Madison, Wis. (February 26, 2013) – Because winter won’t last forever, Edgewood College is today inviting young scientists to look forward to warmer days where they’ll explore the fascinating fun of the natural world this summer. Eight science camps – each geared toward specific grade levels – will keep inquiring minds sharp when the weather warms up. But don’t delay just because it’s still wintry out there - registration for all camps is now open!
Why, mommy, why? Little People, Big Questions – This summer camp is designed for pre-school children (aged 3-5) to explore and investigate the world around them. Hands-on activities will engage you and your child with a different science topic each week, like Static Electricity, Color Mixing, What’s in Lake Wingra?, Circuits, Volcanoes, and Freezing Cold (Liquid Nitrogen).
Crafty Science - This is a class for kids who love science and art! Students – who will enter grades 1-3 in the fall of 2013 - will use both sides of their brains, and get their hands dirty, as they learn that science is an art, and there is art in science. We will discover how the two connect in nature. From rocks to rockets, and pinecones to polymers, we will have a blast with lab experiments, nature treks and craft projects.
Earth Encounters - During the week your young scientist - who will enter grades 1-3 in the fall of 2013 - will spend time with local scientists to sample a different science each day, including wildlife biology, geology, entomology, paleontology, and botany. Students will explore the natural environment using binoculars, microscopes, and magnifying glasses. We’ll take nature hikes to discover nearby ecosystems, hold GIANT arthropods, touch fossils, go on scavenger hunts, and make critter catchers, terrariums, and nature art to bring home.
Blood and Guts, Brains and Bones - Do you want to learn all of the cool facts of blood, guts, brains, and bones? Then this summer camp is for you! For one week, students (who will enter grades 3-5 in the fall of 2013) will get to explore and learn about each of these necessary body parts. Each day will be a fun-filled set of activities where we will focus on one of these exciting topics.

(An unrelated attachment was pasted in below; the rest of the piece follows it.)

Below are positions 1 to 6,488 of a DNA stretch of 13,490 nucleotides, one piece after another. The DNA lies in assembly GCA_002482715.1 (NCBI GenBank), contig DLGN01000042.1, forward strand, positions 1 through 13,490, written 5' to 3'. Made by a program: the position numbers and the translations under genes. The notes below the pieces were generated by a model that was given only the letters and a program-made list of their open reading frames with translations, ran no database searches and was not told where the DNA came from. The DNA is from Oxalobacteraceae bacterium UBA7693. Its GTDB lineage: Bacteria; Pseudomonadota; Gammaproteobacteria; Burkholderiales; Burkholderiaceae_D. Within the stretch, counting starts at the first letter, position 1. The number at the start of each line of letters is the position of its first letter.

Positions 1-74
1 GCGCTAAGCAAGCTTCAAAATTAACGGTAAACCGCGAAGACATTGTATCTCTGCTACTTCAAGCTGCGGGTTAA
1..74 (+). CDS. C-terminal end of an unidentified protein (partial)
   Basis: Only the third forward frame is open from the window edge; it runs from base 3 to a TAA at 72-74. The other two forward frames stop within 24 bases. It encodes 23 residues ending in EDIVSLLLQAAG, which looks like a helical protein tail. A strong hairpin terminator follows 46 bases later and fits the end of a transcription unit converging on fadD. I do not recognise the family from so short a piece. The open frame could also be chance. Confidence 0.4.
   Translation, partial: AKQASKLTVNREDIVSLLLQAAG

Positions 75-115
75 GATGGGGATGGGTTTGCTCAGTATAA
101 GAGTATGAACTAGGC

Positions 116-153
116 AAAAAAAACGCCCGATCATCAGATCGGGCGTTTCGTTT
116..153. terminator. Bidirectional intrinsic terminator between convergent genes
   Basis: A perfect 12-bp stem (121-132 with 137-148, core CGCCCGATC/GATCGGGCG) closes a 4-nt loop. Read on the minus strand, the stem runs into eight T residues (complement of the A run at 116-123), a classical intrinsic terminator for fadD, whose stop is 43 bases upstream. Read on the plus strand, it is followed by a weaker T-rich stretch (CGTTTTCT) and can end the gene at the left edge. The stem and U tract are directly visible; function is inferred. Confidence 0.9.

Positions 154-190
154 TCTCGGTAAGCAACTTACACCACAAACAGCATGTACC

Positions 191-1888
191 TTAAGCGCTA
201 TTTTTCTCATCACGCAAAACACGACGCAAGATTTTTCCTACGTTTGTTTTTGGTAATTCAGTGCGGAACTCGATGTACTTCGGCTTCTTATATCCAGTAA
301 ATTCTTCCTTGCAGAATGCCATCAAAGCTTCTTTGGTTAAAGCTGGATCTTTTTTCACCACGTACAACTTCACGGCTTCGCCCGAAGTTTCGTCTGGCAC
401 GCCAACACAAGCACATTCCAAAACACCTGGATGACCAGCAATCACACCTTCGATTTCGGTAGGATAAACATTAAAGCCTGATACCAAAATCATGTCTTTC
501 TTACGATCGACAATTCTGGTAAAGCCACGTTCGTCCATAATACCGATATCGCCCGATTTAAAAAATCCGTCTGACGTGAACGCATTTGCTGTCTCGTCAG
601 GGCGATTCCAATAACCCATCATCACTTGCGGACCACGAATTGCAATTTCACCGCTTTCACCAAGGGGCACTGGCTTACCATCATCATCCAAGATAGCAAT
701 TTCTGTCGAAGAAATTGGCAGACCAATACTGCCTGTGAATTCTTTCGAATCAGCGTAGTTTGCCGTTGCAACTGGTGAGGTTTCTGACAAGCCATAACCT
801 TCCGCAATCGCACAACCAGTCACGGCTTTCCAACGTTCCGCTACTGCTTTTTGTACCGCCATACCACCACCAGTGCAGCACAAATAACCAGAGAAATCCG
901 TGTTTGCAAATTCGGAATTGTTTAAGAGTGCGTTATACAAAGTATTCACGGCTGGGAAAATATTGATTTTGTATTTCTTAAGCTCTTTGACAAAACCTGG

Science in 2 Languages: Exploring the Environment through the Lens of Science and Language - An exciting, outdoor-based and hands-on bilingual summer science camp for students entering grades 4-6 in the fall. Come explore the wonders of Lake Wingra while using and expanding your Spanish! During our week together, we will be interacting with and appreciating Lake Wingra and the surrounding Edgewood Campus.
Introduction to Geocaching - What could be more fun than using twelve billion dollars’ worth of military satellites to find Tupperware in the woods? Geocaching is a real-world, outdoor treasure hunting game using GPS-enabled devices. Participants – who will enter grades 5-8 in the fall - navigate to a specific set of GPS coordinates and then attempt to find the geocache (container) hidden at that location. This five-day experience will introduce students to the excitement and fun of Geocaching.
Forensics - Are you a middle school student (entering grades 7-9 in fall 2013) who is interested in Bones and CSI? If the answer is “yes,” then this Forensic Camp is for you! Learn about and get a behind-the-scenes look at the field of forensic science. Through participatory research using written and digital media, field trips to the morgue, lectures and hands-on activities in the lab students will learn about the field of forensic science.
Molecules, Microbes, and Man: High School Pre-College Introduction to Microbiology – In the age of technology and information, we’re bombarded with words that describe the microscopic world. We hear ‘bacteria, DNA, and antibiotics,’ often on a daily basis. What do these words mean? In this workshop, students entering grades 9-12 in the fall of 2013 will attempt to uncover their own answers, and gain exposure to the biological sciences. Students will examine how DNA is integral to ‘forensics,’ the study of scientific evidence as it applies to criminal law. We’ll examine the world of bacteria, in particular bacteria from the soil that produce antibiotics. Since antibiotics and antibiotic resistance is a hot topic in the medical field, students will discuss the impact of antibiotic use and misuse. Finally, the last part of the course will be spent examining ‘normal flora’, the bacteria that naturally inhabit our bodies, as well as those bacteria that exist in the environment around us. Students will be amazed to discover the amount and differing kinds of bacteria that live on us and within us without causing us harm and in some cases, preventing us from harm.